Senators Johnson, Whitmer, Hunter, Bieda, Anderson, Hood and Gregory, under their constitutional right of protest
(Art. 4, Sec. 18), protested against the passage of Senate Bill No. 177.
Senator Johnson moved that the statement he made during the discussion of the bill be printed as his reasons for voting
The motion prevailed.
Senator Johnson’s statement, in which Senators Whitmer, Hunter, Bieda, Anderson, Hood and Gregory concurred, is
I rise today to express my strong opposition to the General Government budget before us. The troubling aspects of this
budget are almost too many to list. This budget does not look to me like shared sacrifice. It looks like heavy-handed,
draconian cuts to everything that makes our communities good places to live. This budget violates a sacred trust with the
voters by requiring the privatization of the State Lottery, a program that provides a substantial amount of money to the
state’s School Aid Fund. And, Mr. President, while I’d argue that it provides a substantial amount of money that is
dedicated to our schools, we all know this budget and the plan already violates that trust by raiding the School Aid Fund
for other purposes.
I cannot support cutting a third of state revenue sharing to our cities, villages, and townships, which will result in devastating cuts to police and fire protection services, closing down libraries and parks, and paring back EMS services as well.
Sacrificing our quality of life makes Michigan a less attractive place to do business. While the tax break we provide may
be nice, who would open a business in a city that has no one to answer calls to 9-1-1? While there is some merit to consolidation of services, this approach does not work for all communities, and this budget fails to fully incentivize these efforts.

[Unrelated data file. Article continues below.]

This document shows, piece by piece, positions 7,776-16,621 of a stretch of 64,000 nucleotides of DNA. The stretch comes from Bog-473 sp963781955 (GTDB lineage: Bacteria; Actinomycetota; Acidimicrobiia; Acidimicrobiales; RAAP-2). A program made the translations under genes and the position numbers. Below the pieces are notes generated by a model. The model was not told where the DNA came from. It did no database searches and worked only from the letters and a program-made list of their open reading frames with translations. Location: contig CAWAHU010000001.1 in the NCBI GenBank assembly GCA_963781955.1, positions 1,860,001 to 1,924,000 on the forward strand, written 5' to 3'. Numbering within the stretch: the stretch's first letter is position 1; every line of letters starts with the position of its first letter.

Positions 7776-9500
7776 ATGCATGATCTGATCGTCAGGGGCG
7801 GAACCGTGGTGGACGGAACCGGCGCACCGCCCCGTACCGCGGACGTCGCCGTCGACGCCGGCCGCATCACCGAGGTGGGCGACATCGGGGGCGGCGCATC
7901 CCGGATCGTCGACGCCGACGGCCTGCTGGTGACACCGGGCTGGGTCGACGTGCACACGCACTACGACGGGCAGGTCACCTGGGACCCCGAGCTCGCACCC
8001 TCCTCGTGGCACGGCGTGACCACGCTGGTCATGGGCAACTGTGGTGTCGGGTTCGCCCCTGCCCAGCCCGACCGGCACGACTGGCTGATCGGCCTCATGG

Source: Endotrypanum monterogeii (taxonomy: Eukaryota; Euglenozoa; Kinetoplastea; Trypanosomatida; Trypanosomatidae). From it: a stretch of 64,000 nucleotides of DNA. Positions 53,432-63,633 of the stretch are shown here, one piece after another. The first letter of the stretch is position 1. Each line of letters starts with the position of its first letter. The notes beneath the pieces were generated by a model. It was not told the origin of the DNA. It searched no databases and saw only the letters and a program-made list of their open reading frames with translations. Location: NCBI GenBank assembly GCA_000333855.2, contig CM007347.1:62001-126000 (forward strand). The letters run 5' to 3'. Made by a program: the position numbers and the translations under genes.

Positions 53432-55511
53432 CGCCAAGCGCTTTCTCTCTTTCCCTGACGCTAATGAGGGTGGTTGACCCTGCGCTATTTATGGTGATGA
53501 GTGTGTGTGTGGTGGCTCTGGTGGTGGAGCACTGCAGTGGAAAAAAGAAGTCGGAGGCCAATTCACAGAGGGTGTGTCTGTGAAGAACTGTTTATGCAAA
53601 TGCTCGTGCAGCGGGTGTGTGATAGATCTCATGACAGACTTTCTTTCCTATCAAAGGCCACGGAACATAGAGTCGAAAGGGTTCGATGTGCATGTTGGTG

Michigan’s growing film industry has already begun to grow timid by proposals to cap the film credit, but the $10 million
cap in this budget will surely scare away anyone who was still interested in filming here and creating jobs. This budget
is so flawed it does not even support full funding for the Governor’s attraction of business and economic gardening plan.
If job No. 1 is jobs, then we need to fully fund the MEDC.
This budget is another example of cutting our feet from underneath us as we work to rebuild this state. We all know that
times are tough, and we are all prepared to chip in if it truly means shared sacrifice. But we are not willing to raise taxes
on our working families, slash education, reduce our quality of life, and diminish public safety to pay for a $2 billion tax
cut for businesses.
I am going to be voting “no” on this budget, Mr. President, and I urge my colleagues who are truly concerned about
job creation and protecting citizens to do exactly the same.